This evening Remnants and The Computer Lab played out yet another memorably dramatic encounter to continue the rivalry that began in 1980. However it was revealed after the match that it might also have been the last between the two clubs, as The Computer Laboratory CC might not continue beyond the end of this season. Hopefully that doesn't come to pass - but if it did, then bragging rights for all eternity would hung on the result of today's game.
Whatever the future holds, it was certainly a sufficiently eventful match, with dropped catches, huge boundaries, arguments about LBWs and disputed no ball calls - and that's all in the first over. The latter two points are worth clarifying for future reference: the only mention of the ball pitching outside the off-stump in Law 36.1 is that "the striker is out LBW if . . . (b) the ball . . . pitches in line between wicket and wicket or on the off side of the striker's wicket"; and, regarding front-foot no balls, Law 24.5 states that "for a delivery to be fair in respect of the feet, in the delivery stride . . . (ii) the bowler's front foot must land with some part of the foot, whether grounded or raised, behind the popping crease." The latter caused the most trouble, with the bowler, a fielder and both batsmen offering the umpires their contrasting opinions; but, fortunately, it was the cricketing battle that was more significant. And the first over boundary was the most significant of all, as it was a glorious straight drive by Stuart Cronin, who, back when he was known to us only as "Stuart ???", maimed our bowling in the previous Computer Lab game this year, and was now fresh off a century at the weekend. Combined with the fact that serial Remnants thrasher Martyn Livett was at the other end, we were likely to be chasing leather until such time as we could engineer a breakthrough.
Unfortunately Martyn and Stuart both seemed pretty comfortable with the bowling, and so when a full toss was hit straight to Chris McNeill at short mid-wicket even a simple dot ball was a welcome relief. Except Chris's return was a bit over-enthusiastic, and captain/'keeper Ev Fox then found himself having to chase the rebound as the non-striker called his partner through for an overthrow. But then Ev gathered the ball, turned on the spot and hurled the ball at the stumps with Stuart still short of his ground. I suspect if we made Ev (or anyone else) repeat this drill they'd be able to hit the stumps maybe one time in twenty, so the odds were very much in the batsman's favour . . . but the ball bounced kindly, nicked a bail, and we had the wicket we so desperately needed. The cliche that "one wicket brings another" then came into play as the new batsman popped the easiest of return catches to Daniel Mortlock (1/8), and the game had completely changed complexion in just a few minutes.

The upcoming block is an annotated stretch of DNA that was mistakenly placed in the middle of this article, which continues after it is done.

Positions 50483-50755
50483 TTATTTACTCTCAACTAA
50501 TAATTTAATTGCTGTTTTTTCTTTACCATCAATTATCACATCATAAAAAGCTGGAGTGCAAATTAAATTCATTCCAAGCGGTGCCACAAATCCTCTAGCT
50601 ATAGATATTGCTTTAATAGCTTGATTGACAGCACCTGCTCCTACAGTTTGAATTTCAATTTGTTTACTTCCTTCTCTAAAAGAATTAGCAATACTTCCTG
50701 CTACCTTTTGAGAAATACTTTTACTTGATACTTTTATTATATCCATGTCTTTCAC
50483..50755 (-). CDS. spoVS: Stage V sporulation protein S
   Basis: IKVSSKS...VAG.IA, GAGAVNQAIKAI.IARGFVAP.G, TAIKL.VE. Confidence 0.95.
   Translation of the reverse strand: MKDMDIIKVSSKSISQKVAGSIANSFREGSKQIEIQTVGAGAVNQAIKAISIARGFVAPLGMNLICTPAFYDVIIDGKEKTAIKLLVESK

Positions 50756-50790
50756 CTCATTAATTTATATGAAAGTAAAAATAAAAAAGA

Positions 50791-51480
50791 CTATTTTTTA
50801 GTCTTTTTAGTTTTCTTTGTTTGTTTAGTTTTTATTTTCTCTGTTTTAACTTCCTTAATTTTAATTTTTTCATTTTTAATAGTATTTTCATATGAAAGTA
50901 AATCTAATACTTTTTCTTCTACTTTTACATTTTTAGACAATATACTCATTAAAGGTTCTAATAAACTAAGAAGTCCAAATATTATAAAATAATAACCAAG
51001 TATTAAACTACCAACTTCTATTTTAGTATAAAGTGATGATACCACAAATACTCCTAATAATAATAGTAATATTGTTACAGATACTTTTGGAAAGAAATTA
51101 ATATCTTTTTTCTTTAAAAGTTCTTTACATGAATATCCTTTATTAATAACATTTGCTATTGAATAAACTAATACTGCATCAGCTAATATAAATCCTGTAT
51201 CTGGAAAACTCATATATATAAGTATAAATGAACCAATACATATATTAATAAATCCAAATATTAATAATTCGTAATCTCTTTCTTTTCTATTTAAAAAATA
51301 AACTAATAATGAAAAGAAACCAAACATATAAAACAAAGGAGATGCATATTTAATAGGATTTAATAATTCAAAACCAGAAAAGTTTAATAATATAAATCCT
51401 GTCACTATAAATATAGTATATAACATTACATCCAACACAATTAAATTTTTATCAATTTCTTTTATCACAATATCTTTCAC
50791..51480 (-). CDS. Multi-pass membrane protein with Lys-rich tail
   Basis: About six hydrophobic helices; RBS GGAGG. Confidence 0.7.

Which, ironically, was how long the number four batsmen took to get to the wicket - it was tempting to appeal for "timed out" just to ensure a question in the end-of-year quiz, but of course that would have ended Remnants vs. Computer Lab games there and then, and one suspects that Geoff, even if he would have quite liked to have such an unusual dismissal on his umpiring CV, wouldn't quite have approved. Either way the game continued into a new and most interesting phase as we slowed things down with the most unusual choice of first change bowler in Dave Williams. Dave (2/19), despite not having bowled a single ball this season, did brilliantly, inducing Martyn to play several risky aerial shots before finally bowling him with a big-spinning leg-break. From here on it felt like Remnants was dominating, although the facts were not so clear-cut, as The Computer Lab continued to score at more than a run a ball by taking singles even if the ball was hit straight to a fielder and always getting one on the arm if the ball was hit into the gaps. Maybe the fielders were too deep; maybe the batsmen were weighting their shots well; maybe the huge outfield was just too big to cover. Whatever, we couldn't stem the flow of runs, and so it was critical that we kept taking wickets, which both Chris McNeill (1/25) and Julian Chilvers (1/13) did rather well. But the real body-blow was dealt by Les Collings who, despite sending down a few balls several feet outside leg-stump, ended up with the most absurd figures of 3/1, included in which was a superb slips catch by a diving Matt Hughes. As a result The Computer Lab's innings finished with 20 balls still remaining, and we had a target of exactly 100 to chase.